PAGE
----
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Advice & More March 2014

Dollar Sense

A Helping Hand for Those with Long‑Term Care Needs

By Teresa Ambord

It’s a funny name that may be hard to remember. But the job of the ombudsman is to stand between the long‑term care providers and the residents who rely on them.

Need help finding a long‑term care facility for yourself or someone else? Or perhaps you are in a dispute with a facility that you can’t resolve on your own. That’s the job of the ombudsman. It’s a funny name that may be hard to remember. But the job of the ombudsman is to stand between the long‑term care providers and the residents who rely on them.

Every state has an ombudsman program, which is run through the state office of Administration on Aging ( Many ombudsmen are volunteers, trained to provide the help you need or point you in the right direction.

People who live in nursing homes, assisted living housing, boarding homes, and other facilities for adult care need a voice. They need someone to speak for them and advocate for better conditions and for fairness if there is a problem in this area. That’s where the ombudsman comes in. He or she works to solve the problems individual residents and their families encounter with long‑term care. They also work to bring needed changes to the long‑term care industry in your state, your local area, and in the nation.

This is not to say that there are not many excellent homes serving the elderly. Certainly most residents receive excellent care. But every group has its bad apples, especially when there is money involved.  In poorly run facilities there may be abuse that is financial, physical, emotional, or mental. This may be even more true for stroke victims. The ombudsman’s job is to visit a nursing home to look for signs of abuse.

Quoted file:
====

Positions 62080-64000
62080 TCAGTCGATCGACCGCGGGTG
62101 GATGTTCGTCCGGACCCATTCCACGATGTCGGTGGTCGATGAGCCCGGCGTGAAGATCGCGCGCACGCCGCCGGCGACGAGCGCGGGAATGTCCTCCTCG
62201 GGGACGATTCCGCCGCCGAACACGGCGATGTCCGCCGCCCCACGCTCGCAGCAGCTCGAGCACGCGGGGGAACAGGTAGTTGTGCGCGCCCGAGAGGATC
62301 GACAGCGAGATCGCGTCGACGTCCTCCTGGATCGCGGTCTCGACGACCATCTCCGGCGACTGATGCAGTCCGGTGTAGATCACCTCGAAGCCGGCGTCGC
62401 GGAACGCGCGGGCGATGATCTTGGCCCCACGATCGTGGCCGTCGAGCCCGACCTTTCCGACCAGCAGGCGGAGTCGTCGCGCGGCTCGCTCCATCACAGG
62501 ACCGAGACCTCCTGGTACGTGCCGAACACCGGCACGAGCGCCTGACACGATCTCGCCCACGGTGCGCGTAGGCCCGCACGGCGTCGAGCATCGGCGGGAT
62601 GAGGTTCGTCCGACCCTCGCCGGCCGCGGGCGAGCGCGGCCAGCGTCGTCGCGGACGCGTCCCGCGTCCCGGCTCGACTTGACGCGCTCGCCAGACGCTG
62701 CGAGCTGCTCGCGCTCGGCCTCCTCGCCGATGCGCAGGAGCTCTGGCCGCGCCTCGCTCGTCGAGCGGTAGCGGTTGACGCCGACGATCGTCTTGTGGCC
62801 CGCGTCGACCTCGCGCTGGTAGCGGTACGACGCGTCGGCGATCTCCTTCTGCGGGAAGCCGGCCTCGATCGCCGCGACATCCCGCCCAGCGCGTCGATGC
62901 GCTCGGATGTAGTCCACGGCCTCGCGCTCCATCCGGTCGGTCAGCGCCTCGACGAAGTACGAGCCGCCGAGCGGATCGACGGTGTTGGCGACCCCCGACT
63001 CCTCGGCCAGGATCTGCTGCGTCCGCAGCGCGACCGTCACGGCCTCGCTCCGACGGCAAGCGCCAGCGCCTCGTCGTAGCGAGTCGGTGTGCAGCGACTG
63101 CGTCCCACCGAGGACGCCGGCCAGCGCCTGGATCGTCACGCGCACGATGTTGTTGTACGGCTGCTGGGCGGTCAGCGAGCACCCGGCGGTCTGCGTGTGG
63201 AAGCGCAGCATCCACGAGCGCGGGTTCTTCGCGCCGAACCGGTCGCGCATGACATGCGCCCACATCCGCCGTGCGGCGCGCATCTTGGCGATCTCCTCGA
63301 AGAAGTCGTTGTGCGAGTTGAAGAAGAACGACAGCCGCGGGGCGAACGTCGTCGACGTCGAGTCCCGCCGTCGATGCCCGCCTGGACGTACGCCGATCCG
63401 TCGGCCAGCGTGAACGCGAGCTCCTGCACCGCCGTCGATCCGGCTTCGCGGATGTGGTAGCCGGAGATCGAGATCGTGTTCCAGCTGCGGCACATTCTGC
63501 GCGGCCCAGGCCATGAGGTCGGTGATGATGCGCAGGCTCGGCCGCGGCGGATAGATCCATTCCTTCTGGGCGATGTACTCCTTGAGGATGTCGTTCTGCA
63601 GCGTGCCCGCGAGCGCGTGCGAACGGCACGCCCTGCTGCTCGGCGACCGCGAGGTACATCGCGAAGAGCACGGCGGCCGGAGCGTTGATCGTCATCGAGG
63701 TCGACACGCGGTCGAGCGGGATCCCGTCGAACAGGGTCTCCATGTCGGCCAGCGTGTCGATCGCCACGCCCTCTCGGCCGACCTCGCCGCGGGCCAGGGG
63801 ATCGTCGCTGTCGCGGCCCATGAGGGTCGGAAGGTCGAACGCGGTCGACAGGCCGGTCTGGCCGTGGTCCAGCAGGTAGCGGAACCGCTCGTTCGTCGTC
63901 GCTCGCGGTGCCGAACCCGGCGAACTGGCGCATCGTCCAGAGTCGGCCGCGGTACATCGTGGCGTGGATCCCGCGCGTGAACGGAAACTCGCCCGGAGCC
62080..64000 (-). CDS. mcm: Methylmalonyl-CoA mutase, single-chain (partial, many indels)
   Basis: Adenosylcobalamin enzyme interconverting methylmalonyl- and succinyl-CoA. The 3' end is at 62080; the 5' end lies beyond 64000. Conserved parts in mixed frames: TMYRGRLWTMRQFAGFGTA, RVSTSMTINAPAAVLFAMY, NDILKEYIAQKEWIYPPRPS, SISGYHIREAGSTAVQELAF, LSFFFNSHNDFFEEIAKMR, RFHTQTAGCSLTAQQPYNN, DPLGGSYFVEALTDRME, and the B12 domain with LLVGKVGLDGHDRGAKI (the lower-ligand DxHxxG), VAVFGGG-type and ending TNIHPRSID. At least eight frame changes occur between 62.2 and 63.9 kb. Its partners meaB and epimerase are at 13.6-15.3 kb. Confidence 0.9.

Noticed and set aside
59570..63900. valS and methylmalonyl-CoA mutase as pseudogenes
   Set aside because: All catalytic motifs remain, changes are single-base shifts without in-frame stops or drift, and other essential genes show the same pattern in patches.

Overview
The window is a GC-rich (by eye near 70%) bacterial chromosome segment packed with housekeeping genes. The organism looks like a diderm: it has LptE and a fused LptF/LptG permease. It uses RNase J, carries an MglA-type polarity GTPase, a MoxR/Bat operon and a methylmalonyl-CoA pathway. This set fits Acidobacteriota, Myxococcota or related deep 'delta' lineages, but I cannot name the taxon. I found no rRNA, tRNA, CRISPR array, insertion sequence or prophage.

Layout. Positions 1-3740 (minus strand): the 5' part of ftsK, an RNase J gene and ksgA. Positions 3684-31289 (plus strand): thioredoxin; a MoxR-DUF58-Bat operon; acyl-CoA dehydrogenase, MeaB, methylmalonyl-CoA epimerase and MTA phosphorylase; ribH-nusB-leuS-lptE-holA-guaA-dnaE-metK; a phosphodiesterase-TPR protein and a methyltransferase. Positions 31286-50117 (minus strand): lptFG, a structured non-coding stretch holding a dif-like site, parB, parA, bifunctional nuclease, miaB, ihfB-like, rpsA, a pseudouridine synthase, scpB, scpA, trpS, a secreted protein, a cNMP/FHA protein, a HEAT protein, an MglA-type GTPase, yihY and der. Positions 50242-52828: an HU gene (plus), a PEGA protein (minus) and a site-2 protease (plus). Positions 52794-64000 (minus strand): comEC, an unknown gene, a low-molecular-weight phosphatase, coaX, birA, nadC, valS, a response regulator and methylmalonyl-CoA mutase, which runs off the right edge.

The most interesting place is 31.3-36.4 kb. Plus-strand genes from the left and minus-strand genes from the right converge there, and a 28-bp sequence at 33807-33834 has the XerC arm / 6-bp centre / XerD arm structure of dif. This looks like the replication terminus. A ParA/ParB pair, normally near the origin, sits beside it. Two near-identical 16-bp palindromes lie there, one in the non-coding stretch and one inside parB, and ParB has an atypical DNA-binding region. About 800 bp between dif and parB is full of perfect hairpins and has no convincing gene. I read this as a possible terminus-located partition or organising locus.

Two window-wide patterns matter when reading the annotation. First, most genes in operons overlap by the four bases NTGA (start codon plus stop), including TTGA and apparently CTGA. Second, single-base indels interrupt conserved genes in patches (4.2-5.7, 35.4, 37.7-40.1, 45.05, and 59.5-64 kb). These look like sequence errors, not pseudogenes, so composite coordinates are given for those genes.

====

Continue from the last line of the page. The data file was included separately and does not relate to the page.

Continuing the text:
Here are some of the major areas where an ombudsman can help you:

  • Can help you to find a facility where you can obtain quality care.
  • Is trained to resolve problems.
  • Can assist you in getting help with complaints.
  • Is certified to perform an investigation to resolve the issue, and must investigate complaints.
  • Has the responsibility to represent the resident’s interest before the interests of government
  • Must provide residents with information about long‑term care, and inform consumers about
    the issues and laws relating to long‑term care.
  • Must educate consumers and long‑term care providers about the rights of residents, and about good care practices.

If you suspect nursing home abuse, or if you just need to reach an ombudsman, call your long‑term care ombudsman (to find the ombudsman, try the Administration on Aging for your state, ( or contact National Long‑term Care Ombudsman Resource Center.

1001 Connecticut Avenue, NW, Suite 425

Washington, DC 20036

202.332.2275 (phone)

202.332.2949 (fax)

This email address is being protected from spambots. You need JavaScript enabled to view it. (e‑mail)


Nursing Home Residents Have Rights

These include the right:

  • To be treated with dignity and respect
  • To refuse physical or chemical restraints
  • To voice concerns without fear of retaliation
  • To control own finances
  • To communicate privately with anyone they choose
  • To have personal records kept confidential
  • To send and receive mail
  • To be informed of rights before admission
  • To apply for assistance w/o discrimination
  • To be notified of discharge or transfer


Do You Suspect Abuse? Or Are You Being Abused?

Many people who are themselves being abused don’t report the problem because they are embarrassed. If this describes you, you should know, you are not alone. Elder abuse is growing more common especially as economic tensions mount, and as multiple generations of families are forced to live together more often. If there is immediate danger, call 911 or the local police. If the danger  is not immediate, it’s still critical that you tell someone. Tell a doctor, a friend, a pastor or some other person you trust. Or contact Adult Protective Services (APS) in the state where the elder lives.

To find the correct APS office, go to the National Center on Elder Abuse website at

Or use the Eldercare Locator website at

Or call the Eldercare Locator at 1‑800‑677‑1116.

It’s important to remember that the older person has the right to refuse services offered by APS. The APS agency provides service only if the senior agrees or has been declared incapacitated by the court and a guardian has been appointed. The APS agency only takes such action as a last resort.


Teresa Ambord is a former accountant and Enrolled Agent with the IRS. Now she writes full time from her home, mostly for business, and about family when the inspiration strikes.

Meet Teresa